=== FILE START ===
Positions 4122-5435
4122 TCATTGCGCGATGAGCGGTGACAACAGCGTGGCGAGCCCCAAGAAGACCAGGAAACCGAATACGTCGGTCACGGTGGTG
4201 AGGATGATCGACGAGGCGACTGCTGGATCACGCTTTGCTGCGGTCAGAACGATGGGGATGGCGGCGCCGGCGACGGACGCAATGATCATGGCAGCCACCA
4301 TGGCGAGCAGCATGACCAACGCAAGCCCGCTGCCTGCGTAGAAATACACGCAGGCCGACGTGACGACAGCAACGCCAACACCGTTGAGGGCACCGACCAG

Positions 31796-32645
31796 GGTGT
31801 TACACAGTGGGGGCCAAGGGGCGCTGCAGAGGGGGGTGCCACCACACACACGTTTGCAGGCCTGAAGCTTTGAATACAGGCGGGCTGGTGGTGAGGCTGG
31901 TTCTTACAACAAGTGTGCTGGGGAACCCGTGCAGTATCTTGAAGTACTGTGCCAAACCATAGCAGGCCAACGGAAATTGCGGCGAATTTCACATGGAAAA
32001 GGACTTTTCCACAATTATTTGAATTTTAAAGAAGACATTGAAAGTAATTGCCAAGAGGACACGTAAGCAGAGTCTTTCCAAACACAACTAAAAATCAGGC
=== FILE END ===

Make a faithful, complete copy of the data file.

Positions 4122-5435
4122 TCATTGCGCGATGAGCGGTGACAACAGCGTGGCGAGCCCCAAGAAGACCAGGAAACCGAATACGTCGGTCACGGTGGTG
4201 AGGATGATCGACGAGGCGACTGCTGGATCACGCTTTGCTGCGGTCAGAACGATGGGGATGGCGGCGCCGGCGACGGACGCAATGATCATGGCAGCCACCA
4301 TGGCGAGCAGCATGACCAACGCAAGCCCGCTGCCTGCGTAGAAATACACGCAGGCCGACGTGACGACAGCAACGCCAACACCGTTGAGGGCACCGACCAG

Positions 31796-32645
31796 GGTGT
31801 TACACAGTGGGGGCCAAGGGGCGCTGCAGAGGGGGGTGCCACCACACACACGTTTGCAGGCCTGAAGCTTTGAATACAGGCGGGCTGGTGGTGAGGCTGG
31901 TTCTTACAACAAGTGTGCTGGGGAACCCGTGCAGTATCTTGAAGTACTGTGCCAAACCATAGCAGGCCAACGGAAATTGCGGCGAATTTCACATGGAAAA
32001 GGACTTTTCCACAATTATTTGAATTTTAAAGAAGACATTGAAAGTAATTGCCAAGAGGACACGTAAGCAGAGTCTTTCCAAACACAACTAAAAATCAGGC